„Zoe slowed but didn’t stop. She kept her hands in front of her, still a judicious distance from the animal.
But close enough to smell it. Close enough to see the steam rising from its warm underbelly into the night air. Four billion years of un-Earthly evolution had shaped this aggregate of cells, this beast. She looked at it. And, amazingly, it looked at her. An impossible distance from the planet of her birth, this miracle had happened: Clay had made life. Life regarded life. First light, Zoe thought.“
„This was her life. Not the life she had once dreamed of, not a life her younger self would ever have imagined or desired, but the life she was living, with all its complexities. This was her life, built with care and attention, and it was good.“
— Kim Edwards, The Memory Keeper's Daughter
— Zora Neale Hurston, Their Eyes Were Watching God
„She had in all her life never stopped talking long enough to given anyone time to approach her with any proposition regarding sexual irregularity; and the general tendency to be censorious of the vices to which one has not been tempted was present in her in a specially rank form.“
— Rebecca West British feminist and author 1892 - 1983
„Now she took the sword back into her hand and knelt on the rim of the invisible blackness below. She had gone this path once before and once only, and never thought to find any necessity in life strong enough to drive her down again.“
— C. L. Moore American author 1911 - 1987
Context: Now she took the sword back into her hand and knelt on the rim of the invisible blackness below. She had gone this path once before and once only, and never thought to find any necessity in life strong enough to drive her down again. The way was the strangest she had ever known. There was, she thought, no such passage in all the world save here. It had not been built for human feet to travel. It had not been built for feet at all. It was a narrow, polished shaft that corkscrewed round and round. A snake might have slipped in it and gone shooting down, round and round in dizzy circles — but no snake on earth was big enough to fill that shaft. No human travelers had worn the sides of the spiral so smooth, and she did not care to speculate on what creatures had polished it so, through what ages of passage.
„To me she was a woman but to herself she was still a child calling to her mother to hold her hand and help her. And her own mother, in the secret life we do not see, was a child too. I come from a line of children without end.“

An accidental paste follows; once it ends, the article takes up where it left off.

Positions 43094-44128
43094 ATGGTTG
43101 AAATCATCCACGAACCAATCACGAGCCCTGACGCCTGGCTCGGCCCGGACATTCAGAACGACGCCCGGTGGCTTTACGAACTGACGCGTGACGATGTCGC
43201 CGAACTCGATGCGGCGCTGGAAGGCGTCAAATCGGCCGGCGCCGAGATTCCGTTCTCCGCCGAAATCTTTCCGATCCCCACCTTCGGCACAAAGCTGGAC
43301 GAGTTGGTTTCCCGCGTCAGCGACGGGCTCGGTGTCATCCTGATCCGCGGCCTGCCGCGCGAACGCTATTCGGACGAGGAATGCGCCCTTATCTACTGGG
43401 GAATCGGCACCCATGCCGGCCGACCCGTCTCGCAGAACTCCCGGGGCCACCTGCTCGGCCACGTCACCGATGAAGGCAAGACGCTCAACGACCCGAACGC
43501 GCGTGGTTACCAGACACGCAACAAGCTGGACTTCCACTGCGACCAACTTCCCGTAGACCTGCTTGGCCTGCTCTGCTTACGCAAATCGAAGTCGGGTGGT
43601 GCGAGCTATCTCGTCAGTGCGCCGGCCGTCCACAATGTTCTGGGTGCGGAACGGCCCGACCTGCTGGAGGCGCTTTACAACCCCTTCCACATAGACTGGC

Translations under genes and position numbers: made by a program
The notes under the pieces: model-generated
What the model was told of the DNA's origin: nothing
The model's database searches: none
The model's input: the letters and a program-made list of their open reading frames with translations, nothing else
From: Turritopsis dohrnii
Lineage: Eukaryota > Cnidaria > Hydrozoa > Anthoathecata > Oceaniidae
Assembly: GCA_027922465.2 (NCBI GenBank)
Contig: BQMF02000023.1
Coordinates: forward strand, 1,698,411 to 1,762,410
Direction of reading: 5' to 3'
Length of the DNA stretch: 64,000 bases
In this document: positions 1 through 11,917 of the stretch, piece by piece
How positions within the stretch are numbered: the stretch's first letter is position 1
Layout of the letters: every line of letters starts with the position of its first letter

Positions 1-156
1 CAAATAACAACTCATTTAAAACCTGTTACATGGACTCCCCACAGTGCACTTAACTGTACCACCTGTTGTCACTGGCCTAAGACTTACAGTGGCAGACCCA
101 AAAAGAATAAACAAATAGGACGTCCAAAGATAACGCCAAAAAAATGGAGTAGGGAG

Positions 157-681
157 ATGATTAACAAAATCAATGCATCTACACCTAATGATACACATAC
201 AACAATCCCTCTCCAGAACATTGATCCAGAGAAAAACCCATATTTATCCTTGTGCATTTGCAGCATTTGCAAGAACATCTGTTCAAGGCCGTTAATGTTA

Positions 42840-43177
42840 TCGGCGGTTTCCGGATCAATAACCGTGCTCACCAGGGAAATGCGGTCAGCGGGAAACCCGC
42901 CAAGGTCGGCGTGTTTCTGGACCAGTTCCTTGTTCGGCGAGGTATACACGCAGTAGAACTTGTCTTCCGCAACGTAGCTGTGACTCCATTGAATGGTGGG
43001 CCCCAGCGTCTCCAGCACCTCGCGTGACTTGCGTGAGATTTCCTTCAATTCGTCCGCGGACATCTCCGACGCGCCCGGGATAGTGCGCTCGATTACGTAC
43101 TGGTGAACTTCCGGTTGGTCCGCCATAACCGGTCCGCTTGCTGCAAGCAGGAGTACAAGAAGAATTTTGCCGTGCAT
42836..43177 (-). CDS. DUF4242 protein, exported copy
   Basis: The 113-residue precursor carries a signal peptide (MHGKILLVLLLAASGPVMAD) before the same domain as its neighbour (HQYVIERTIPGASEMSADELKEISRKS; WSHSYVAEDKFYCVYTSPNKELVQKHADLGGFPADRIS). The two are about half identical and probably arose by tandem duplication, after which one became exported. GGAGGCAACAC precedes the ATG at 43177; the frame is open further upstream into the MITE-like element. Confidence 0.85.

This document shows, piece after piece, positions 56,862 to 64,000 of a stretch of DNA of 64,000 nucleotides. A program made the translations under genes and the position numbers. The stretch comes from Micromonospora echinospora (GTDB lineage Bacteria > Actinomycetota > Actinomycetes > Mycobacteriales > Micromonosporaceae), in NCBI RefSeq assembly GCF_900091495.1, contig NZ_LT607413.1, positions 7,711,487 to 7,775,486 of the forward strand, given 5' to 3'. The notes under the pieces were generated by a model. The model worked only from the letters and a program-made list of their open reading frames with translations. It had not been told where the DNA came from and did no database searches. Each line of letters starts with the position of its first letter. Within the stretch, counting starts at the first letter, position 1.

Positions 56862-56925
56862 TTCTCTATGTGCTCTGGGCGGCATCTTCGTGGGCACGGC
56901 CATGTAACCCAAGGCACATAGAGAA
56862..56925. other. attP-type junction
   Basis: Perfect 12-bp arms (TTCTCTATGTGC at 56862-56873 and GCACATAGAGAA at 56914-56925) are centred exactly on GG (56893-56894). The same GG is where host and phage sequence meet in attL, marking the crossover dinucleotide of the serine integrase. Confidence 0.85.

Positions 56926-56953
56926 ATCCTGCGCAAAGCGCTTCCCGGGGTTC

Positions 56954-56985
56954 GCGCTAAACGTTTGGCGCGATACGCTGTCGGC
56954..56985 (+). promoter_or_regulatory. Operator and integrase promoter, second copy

— J.M. Coetzee South African writer 1940
Context: He closed his eyes and tried to recover in his imagination the mudbrick walls and reed roof of her stories, the garden of prickly pear, the chickens scampering for the feed scattered by the little barefoot girl. And behind that child, in the doorway, her face obscured by shadow, he searched for a second woman, the woman from whom his mother had come into the world. When my mother was dying in the hospital, he thought, when she knew her end was coming, it was not me she looked to but someone who stood behind me: her mother or the ghost of her mother. To me she was a woman but to herself she was still a child calling to her mother to hold her hand and help her. And her own mother, in the secret life we do not see, was a child too. I come from a line of children without end.
— Simone de Beauvoir French writer, intellectual, existentialist philosopher, political activist, feminist, and social theorist 1908 - 1986
„He had a feeling that somewhere in the course of her life something had happened to her, something terrible which in the end had given her a great understanding and clarity of mind. He knew, too, almost at once, on the day she had driven up to the door of the cottage, that she had made a discovery about life which he himself had made long since... that there is nothing of such force as the power of a person content merely to be himself, nothing so invincible as the power of simple honesty, nothing so successful as the life of one who runs alone. Somewhere she had learned all this. She was like a woman to whom nothing could ever again happen.” “
— Louis Bromfield American author and conservationist 1896 - 1956